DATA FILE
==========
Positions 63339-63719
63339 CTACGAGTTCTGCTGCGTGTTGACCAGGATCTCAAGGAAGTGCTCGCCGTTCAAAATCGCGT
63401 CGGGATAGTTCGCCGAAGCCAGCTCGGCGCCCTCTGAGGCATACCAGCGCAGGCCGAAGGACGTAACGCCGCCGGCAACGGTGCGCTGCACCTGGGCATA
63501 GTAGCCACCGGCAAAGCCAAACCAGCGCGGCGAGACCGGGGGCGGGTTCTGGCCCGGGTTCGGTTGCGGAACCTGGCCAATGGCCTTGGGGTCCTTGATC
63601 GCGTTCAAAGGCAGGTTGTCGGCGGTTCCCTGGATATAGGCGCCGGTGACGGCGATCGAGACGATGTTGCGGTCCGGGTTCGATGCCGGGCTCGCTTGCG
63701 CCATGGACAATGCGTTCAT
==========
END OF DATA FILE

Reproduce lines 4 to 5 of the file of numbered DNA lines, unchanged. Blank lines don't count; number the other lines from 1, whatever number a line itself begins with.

63501 GTAGCCACCGGCAAAGCCAAACCAGCGCGGCGAGACCGGGGGCGGGTTCTGGCCCGGGTTCGGTTGCGGAACCTGGCCAATGGCCTTGGGGTCCTTGATC
63601 GCGTTCAAAGGCAGGTTGTCGGCGGTTCCCTGGATATAGGCGCCGGTGACGGCGATCGAGACGATGTTGCGGTCCGGGTTCGATGCCGGGCTCGCTTGCG